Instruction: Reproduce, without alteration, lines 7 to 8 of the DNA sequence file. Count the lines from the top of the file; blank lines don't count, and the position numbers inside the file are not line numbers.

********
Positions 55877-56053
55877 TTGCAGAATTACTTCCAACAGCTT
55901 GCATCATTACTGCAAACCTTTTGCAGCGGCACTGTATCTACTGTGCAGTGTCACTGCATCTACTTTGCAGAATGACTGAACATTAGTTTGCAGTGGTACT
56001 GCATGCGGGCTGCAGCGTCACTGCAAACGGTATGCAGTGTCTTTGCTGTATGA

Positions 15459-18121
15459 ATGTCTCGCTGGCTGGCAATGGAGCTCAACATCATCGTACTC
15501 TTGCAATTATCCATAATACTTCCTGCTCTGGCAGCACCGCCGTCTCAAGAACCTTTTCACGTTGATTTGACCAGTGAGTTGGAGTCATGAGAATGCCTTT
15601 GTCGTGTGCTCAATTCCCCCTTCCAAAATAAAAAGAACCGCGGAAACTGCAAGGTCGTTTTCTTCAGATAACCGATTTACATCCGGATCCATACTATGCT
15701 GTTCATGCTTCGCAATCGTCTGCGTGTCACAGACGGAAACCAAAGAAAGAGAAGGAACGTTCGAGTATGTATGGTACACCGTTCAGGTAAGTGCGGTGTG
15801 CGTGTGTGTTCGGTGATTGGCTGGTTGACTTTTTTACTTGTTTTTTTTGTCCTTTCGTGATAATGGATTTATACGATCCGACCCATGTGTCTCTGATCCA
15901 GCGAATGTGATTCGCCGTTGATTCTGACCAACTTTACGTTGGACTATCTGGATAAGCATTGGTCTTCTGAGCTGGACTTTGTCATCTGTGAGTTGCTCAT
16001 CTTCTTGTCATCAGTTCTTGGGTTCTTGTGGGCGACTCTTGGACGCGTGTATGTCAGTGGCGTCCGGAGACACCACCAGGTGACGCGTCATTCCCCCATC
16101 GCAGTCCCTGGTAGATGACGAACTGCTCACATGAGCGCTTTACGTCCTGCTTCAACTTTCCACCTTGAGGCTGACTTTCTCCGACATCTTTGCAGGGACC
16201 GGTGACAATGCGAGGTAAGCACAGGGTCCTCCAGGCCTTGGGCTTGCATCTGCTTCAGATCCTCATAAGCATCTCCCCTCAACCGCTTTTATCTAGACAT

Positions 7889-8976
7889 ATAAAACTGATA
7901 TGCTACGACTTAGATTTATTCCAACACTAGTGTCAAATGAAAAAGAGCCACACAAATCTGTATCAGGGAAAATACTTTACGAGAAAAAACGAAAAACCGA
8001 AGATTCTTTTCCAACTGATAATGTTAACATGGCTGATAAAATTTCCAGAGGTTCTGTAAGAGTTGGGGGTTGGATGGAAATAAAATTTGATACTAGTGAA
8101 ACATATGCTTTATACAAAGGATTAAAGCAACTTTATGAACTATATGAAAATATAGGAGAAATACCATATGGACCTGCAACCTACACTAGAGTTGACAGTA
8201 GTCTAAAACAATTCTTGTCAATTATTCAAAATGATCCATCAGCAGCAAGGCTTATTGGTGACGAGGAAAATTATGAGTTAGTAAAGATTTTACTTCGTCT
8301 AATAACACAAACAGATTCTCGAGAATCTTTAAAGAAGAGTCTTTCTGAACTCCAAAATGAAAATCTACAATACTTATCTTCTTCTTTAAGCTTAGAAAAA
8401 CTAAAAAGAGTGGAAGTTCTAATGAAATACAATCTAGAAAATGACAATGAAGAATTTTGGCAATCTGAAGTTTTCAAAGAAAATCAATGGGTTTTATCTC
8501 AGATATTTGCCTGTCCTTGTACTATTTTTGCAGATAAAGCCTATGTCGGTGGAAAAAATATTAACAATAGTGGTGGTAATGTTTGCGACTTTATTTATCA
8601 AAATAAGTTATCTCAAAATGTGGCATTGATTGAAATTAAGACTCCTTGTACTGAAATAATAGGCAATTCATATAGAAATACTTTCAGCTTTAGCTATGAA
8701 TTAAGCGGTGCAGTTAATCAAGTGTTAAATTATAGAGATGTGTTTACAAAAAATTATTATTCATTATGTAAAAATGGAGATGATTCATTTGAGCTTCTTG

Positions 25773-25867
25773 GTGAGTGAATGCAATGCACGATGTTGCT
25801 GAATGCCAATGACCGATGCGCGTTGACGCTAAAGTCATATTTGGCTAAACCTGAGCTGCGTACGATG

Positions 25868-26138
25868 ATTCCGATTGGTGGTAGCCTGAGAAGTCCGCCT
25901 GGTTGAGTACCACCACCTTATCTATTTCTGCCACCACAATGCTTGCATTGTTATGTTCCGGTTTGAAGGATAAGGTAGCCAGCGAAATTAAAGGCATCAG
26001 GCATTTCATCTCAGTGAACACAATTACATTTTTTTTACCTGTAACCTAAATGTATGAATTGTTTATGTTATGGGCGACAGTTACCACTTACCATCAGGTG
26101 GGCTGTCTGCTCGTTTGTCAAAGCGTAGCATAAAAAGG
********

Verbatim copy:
15501 TTGCAATTATCCATAATACTTCCTGCTCTGGCAGCACCGCCGTCTCAAGAACCTTTTCACGTTGATTTGACCAGTGAGTTGGAGTCATGAGAATGCCTTT
15601 GTCGTGTGCTCAATTCCCCCTTCCAAAATAAAAAGAACCGCGGAAACTGCAAGGTCGTTTTCTTCAGATAACCGATTTACATCCGGATCCATACTATGCT